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SMILLER last won the day on May 28

SMILLER had the most liked content!



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    Has been around for a while
  • Birthday 08/10/1958

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    Medical Laboratory Scientist
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    Saginaw, MI, USA
  • Occupation
    Generalist, mid-sized level 2 trauma center

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  1. As of today, Saturday May 14th, we are looking at a looming blood shortage, here in Michigan and the US (for the reasons already outlined above). We had an unusually bad shortage in the US last January, but that will be nothing compared to this. We are currently considering lowering (again) transfusion thresholds, as well as coordinating with other facilities for the anticipated shortage of products. The problem here is that we are going to be in it for the long haul, and it is going to get much worse. Any efforts to encourage donation are going to be especially important during this time. Scott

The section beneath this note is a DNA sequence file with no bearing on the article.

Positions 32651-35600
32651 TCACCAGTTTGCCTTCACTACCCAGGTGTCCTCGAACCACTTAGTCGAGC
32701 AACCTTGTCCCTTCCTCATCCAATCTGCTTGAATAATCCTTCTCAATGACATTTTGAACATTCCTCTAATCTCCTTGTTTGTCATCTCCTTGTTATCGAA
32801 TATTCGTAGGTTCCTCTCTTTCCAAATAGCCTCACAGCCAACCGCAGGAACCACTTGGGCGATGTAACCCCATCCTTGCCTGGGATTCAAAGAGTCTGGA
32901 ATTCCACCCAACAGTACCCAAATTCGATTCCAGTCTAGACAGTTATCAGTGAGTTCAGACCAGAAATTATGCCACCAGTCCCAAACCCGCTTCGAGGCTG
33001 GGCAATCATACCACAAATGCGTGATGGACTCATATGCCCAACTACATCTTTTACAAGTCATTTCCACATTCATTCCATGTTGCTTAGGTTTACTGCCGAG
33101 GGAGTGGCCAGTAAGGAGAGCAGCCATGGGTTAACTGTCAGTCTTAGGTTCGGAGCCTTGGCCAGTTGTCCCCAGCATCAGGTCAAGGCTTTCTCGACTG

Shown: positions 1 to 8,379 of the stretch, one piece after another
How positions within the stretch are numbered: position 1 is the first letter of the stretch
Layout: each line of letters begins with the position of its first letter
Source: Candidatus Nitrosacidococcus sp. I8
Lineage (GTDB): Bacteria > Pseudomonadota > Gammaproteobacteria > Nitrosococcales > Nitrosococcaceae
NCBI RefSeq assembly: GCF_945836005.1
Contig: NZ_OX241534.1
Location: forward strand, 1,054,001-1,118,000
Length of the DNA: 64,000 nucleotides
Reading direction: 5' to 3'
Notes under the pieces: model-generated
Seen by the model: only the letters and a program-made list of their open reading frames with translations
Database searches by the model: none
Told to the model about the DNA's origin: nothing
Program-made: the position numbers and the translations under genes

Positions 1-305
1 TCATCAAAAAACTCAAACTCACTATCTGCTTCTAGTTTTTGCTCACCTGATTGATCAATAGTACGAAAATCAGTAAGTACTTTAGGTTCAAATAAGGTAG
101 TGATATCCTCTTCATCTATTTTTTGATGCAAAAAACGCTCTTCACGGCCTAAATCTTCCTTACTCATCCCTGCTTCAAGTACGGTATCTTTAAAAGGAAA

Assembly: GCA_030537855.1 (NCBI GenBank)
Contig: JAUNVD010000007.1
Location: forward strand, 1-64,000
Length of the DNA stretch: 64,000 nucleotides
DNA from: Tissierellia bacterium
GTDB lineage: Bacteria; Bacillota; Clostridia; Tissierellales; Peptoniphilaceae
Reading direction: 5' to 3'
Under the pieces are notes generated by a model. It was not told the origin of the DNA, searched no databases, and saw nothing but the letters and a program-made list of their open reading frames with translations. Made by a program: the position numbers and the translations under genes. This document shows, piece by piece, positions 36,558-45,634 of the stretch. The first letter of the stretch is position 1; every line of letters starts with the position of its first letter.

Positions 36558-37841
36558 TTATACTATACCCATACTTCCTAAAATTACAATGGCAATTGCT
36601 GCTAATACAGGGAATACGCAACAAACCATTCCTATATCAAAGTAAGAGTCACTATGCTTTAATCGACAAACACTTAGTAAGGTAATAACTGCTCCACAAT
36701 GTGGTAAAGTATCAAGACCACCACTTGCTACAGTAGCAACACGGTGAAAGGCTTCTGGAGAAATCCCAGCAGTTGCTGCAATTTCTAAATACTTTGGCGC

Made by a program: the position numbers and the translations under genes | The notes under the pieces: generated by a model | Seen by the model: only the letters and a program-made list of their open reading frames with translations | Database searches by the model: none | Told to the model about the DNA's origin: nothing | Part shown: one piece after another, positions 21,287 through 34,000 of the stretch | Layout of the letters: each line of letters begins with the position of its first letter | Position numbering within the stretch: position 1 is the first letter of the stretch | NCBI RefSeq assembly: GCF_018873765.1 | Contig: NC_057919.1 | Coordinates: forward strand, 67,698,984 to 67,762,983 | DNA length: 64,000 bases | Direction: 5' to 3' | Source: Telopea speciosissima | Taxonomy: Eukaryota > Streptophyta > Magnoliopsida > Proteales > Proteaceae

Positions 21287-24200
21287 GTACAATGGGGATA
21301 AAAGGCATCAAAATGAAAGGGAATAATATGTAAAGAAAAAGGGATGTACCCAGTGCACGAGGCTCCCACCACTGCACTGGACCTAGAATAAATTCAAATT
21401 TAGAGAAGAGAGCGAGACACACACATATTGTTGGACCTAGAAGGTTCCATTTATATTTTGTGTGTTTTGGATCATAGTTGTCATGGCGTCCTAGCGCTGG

2. We have been using a Logger-Trac Data logger which we have little trouble with. However, the software used for downloading records is called Maxithermal, and it only runs on Windows 7. Until they come up with a Windows 10 version, we have to maintain a PC that runs 7 just for this device. So what ever you choose, make sure you have a PC that the software will run on. I would recommend talking to other users once you pick a candidate. Scott
  3. We have to have a current ABO/Rh, otherwise its going to be AB plasma. Patient ID is not 100% reliable as pointed out above. (If patient is arm banded and comes in later, that is a different situation.) Scott
  4. It's a nursing thing, but I am pretty sure you cannot reconnect any kind of IV once its disconnected. Scott